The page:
Ballard was scheduled to make $4.2 million in each of the final two years of his contract. He is an eight-year NHL player, who managed just two assists in 36 games with the Canucks last season.

The Sabres' decision to place Gerbe on waivers came as a surprise after general manager Darcy Regier indicated he had no plans to buy out any of his players. Gerbe had difficulty carving out a role during five seasons with the Sabres.

Buffalo did re-sign journeyman forward Matt Ellis to a two-year contract. If Ellis doesn't play with the Sabres, the team is counting on him to serve as captain at AHL Rochester.

Colaiacovo struggled in his first and only season with the Red Wings, failing to play to his two-year, $4 million contract. He had an assist in six games last season, and added an assist in nine playoff games.

Ron Hextall sees benefit in Brayden Schenn's 'market deal'

Ron Hextall sees benefit in Brayden Schenn's 'market deal'

Expensive at the start, cheaper at the finish.
 
That’s how Flyers general manager Ron Hextall views the four-year, $20.5 million contract he gave Brayden Schenn on Monday morning to avoid salary arbitration (see story).
 
Hextall admitted the club is overpaying up front on the deal, but believes it got a “fair” number for the final two years, when Schenn would have become an unrestricted free agent.
 
“We took a higher cap hit for the first two years and essentially a lower hit than we would have taken in Years 3 and 4 if we piece meal it together,” Hextall said.
 
Hextall said he was walking into the 9 a.m. Toronto hearing with agent Don Meehan already deep in a conversation on a deal but prepared to go through with arbitration.
 
Both parties asked arbitrator Elizabeth Neumeier for additional time and completed the contract by 9:45 a.m.
 
Schenn, a restricted free agent, turned down the Flyers’ two-year offer of $4.25 million for this coming season and $4.369 million in 2017-18. That averaged to $4.3 million.
 
His new contract averages $5.125 million.
 
“The benefit for us is our cap number stays flat for four years rather than having have a cap at a lower number, then taking a run at him for two years, if in fact he’d sign for two years at a higher cap number,” Hextall said.
 
Hextall denied he was concerned he might get whacked in arbitration. Yet Schenn has had just one very good season in five years as a Flyer. That was last season with 26 goals and 59 points.
 
Hextall described Schenn as a player who has been “average” in his development, yet has improved in the subtle “intricacies” of the game such as finding open spots, avoiding shot blocks and coming cleanly across the blue line without turning the puck over.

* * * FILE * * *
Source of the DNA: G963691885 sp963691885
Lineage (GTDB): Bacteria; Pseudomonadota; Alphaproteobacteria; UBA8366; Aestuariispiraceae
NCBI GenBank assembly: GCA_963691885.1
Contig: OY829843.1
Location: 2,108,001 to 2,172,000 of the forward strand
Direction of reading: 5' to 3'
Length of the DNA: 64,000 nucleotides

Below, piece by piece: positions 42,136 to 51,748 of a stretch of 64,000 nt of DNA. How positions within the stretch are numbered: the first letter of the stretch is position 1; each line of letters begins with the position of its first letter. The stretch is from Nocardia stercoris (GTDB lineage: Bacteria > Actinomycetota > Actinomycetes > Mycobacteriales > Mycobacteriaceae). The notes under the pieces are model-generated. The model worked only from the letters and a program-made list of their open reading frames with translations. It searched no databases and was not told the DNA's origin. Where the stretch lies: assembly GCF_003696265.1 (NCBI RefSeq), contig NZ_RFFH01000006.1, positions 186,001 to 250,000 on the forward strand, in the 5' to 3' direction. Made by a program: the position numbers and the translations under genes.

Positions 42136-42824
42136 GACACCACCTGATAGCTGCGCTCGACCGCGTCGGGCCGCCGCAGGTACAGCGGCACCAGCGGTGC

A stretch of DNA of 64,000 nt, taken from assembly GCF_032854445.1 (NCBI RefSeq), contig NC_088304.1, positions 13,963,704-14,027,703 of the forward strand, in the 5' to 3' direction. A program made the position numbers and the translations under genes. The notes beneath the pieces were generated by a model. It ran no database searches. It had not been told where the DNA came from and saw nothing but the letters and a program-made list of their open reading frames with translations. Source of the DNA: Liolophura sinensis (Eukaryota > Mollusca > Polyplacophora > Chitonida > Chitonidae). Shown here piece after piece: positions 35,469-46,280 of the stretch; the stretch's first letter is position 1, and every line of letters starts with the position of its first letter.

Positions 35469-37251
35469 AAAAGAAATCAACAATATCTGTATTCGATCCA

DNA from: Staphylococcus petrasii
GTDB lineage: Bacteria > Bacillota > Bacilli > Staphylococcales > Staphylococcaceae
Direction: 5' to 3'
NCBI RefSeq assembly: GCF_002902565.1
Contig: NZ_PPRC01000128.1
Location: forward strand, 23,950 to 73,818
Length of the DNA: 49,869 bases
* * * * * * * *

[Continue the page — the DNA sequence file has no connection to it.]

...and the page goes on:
Schenn’s true market value is closer to what New Jersey’s Kyle Palmieri, a 25-year-old right winger, signed earlier this month: a five-year deal worth $23.25 million with an AAV of $4.65 million.
 
Then again, St. Louis’ Jaden Schwartz signed a five-year, $26.5 million deal with a $5.35 million AAV. That’s above market value.
 
Meehan originally sought an AAV of $5.5 million for Schenn. In arbitration, it’s likely the Flyers would have received a two-year award in the middle of both numbers.
 
“Nothing really concerned me [about arbitration],” Hextall said. “We had a range and in the end our range was close to what Brayden’s camp felt the range was. Both sides had a range on a two-year deal.

“It’s a market deal. ... Brayden has been a good player. Top-six forwards are hard to find and there’s a premium to pay. There’s no question we paid a premium for a top-six forward who's 24 years old and essentially coming into his prime.”
 
While Hextall labeled Schenn a top-six forward, he tap danced around whether he sees him as a “core” player for the Flyers, even though this makes him the third highest-paid forward behind Claude Giroux ($8.275 million) and Jakub Voracek ($8.25 million).
 
“What is a core [player]?” Hextall asked. “That’s arguable. ... What we do know is Brayden is a very good young player who is getting better and we hope he continues to get better.”
 
This signing leaves the Flyers with just $1.38 million in salary cap space, but with 14 forwards, the club will lose at least one by the end of training camp.
 
Thinking ahead, Jordan Weal could be sent to the Phantoms, shaving $650,000 off the cap. That’s the most likely option for the Flyers, but not their only option.
 
Scott Laughton, whose role was diminished by a strong presence from Nick Cousins, is a lesser possibility. His cap hit is $863,333.
 
Losing either of those two salaries would provide the Flyers over $2 million in cap space.
 
Schenn’s contract lacks a no-trade/no-movement clause that he would have been eligible for starting in 2018-19. He turns 25 in August.
 
The Flyers have one more arbitration to settle: defenseman Brandon Manning on Aug. 2.

Flyers, Brayden Schenn agree to 4-year contract

Flyers, Brayden Schenn agree to 4-year contract